April 21st, 2021
When I first visited Google back in 2002, I was a computer science professor at UC Berkeley. My colleague John Hennessey and I were updating our textbook on computer architecture, and Larry Page — who rode a hot-rodded electric scooter at the time — agreed to show me how his then three-year-old company designed its computing for Search. I remember the setup was lean yet powerful: just 6,000 low-cost PC servers and 12,000 PC disks answering 70 million queries around the world, every day. It was my first real look at how Google built its computer systems from the ground up, optimizing for efficiency at every level.
When I joined the company in 2016, it was with the goal of helping research how to maximize the efficiency of computer systems built specifically for artificial intelligence. Last year, Google set an ambitious goal of operating on 24/7 carbon-free energy, everywhere, by the end of the decade. But at the same time, machine learning systems are quickly becoming larger and more capable. What will be the environmental impact of those systems — and how can we neutralize that impact going forward?
Today, we’re publishing a detailed analysis that addresses both of those questions. It’s an account of the energy- and carbon costs of training six state-of-the-art ML models, including five of our own. (Training a model is like building infrastructure: You spend the energy to train the model once, after which it’s used and reused many times, possibly by hundreds of millions of people.) To our knowledge, it’s the most thorough evaluation of its kind yet published. And while we had reason to believe our systems were efficient, we were encouraged by just how efficient they turned out to be.
For instance, we found that developing the Evolved Transformer model, a more efficient version of the popular Transformer architecture for ML, emitted nearly 100 times less carbon dioxide equivalent than a widely cited estimate. Of the roughly 12.7 terawatt-hours of electricity that Google uses every year, less than 1/200th of a percent of it was spent training our most computationally demanding models.
What’s more, our analysis found that there already exist many ways to develop and train ML systems even more efficiently: Specially designed models, processors and data centers can dramatically reduce energy requirements, while the right selection of energy sources can go a long way to reduce the carbon that’s emitted during training. In fact, the right combination of model, processor, data center, and energy source can reduce the carbon footprint of training an ML system by 1000 times.
There’s no one easy trick for achieving a reduction that large, so let’s unpack that figure. Minimizing a system’s carbon footprint is a two-part problem: First you want to minimize the energy the system consumes, then you have to supply that energy from the cleanest source possible.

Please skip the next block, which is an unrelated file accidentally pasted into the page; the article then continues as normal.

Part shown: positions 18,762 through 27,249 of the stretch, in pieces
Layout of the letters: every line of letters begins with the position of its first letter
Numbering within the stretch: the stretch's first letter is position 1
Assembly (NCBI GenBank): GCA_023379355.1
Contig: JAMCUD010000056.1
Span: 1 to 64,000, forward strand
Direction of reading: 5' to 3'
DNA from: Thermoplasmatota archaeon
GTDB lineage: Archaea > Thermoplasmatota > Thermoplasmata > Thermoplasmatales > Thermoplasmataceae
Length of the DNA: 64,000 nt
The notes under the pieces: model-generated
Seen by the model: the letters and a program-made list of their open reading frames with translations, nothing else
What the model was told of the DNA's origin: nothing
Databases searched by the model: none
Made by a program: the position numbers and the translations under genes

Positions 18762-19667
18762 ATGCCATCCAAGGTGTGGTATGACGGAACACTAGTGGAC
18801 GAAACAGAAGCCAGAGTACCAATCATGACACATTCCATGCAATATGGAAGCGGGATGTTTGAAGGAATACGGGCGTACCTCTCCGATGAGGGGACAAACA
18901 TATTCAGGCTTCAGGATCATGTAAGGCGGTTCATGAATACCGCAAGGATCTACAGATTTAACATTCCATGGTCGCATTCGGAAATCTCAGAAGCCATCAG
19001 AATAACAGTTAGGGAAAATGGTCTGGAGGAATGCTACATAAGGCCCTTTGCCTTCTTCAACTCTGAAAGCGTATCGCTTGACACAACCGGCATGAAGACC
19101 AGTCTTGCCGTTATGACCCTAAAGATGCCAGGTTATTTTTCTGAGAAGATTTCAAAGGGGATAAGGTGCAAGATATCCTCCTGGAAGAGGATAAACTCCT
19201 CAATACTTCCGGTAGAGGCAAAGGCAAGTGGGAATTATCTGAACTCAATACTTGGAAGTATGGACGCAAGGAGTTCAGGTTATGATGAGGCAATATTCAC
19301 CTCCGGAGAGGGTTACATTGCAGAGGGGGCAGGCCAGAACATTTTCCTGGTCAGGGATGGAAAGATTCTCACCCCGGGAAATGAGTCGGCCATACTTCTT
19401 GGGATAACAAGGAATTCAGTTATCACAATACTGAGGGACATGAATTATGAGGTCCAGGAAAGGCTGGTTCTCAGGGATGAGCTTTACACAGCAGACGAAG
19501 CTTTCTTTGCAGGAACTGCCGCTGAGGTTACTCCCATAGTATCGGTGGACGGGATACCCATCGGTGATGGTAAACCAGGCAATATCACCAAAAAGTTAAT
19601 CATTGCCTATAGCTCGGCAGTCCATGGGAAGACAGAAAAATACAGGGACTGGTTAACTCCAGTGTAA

Our analysis took a closer look at GShard and Switch Transformer, two models recently developed at Google Research. They’re the largest models we’ve ever created, but they both use a technique called sparse activation that enables them to only use a small fraction of their total architecture for a given task. It’s a bit like how your brain uses a small fraction of its 100 billion neurons to help you read this sentence. The result is that these sparse models consume less than one-tenth of the energy that you’d expect of similarly sized dense models — without sacrificing accuracy.
But to minimize ML’s energy use, you need more than just efficient models — you also need efficient processors and data centers to train and serve them. Google’s Tensor Processing Units (TPUs) are specifically designed for machine learning, which makes them up to five times more efficient than off-the-shelf processors. And the cloud computing data centers that house those TPUs are up to twice as efficient as typical enterprise data centers.
Once you’ve minimized your energy requirements, you have to think about where that energy originates. The electricity a data center consumes is determined by the grid where it’s located. And depending on what resources were used to generate the electricity on that grid, this may emit carbon.
The carbon intensity of grids varies greatly across regions, so it really matters where models are trained. For instance, the mix of energy supplying Google’s Iowa data center produces 0.080kg of CO2e per kilowatt-hour of electricity, when combining the electricity supplied by the grid and produced by Google’s wind farms in Iowa. That’s 5.4 times less than the U.S. average.
Any one of these four factors — models, chips, data centers, and energy sources — can have a sizable effect on the costs associated with developing an ML system. But their cumulative impact can be enormous.
When John and I updated our textbook with what we’d learned on our visit to Google back in 2002, we wrote that “reducing the power per PC [server]” presented “a major opportunity for the future.” Nearly 20 years later, Google has found many opportunities to streamline its systems — but plenty remains to be seized. As a result of our analysis, we’ve already begun shifting where we train our computationally intensive ML models. We’re optimizing data center efficiency by shifting compute tasks to times when low-carbon power sources are most plentiful. Our Oklahoma data center, in addition to receiving its energy from cleaner sources, will house many of our next generation of TPUs, which are even more efficient than their predecessors. And sparse activation is just one example of the algorithmic ingenuity Google is using to design ML models that work smarter, not harder.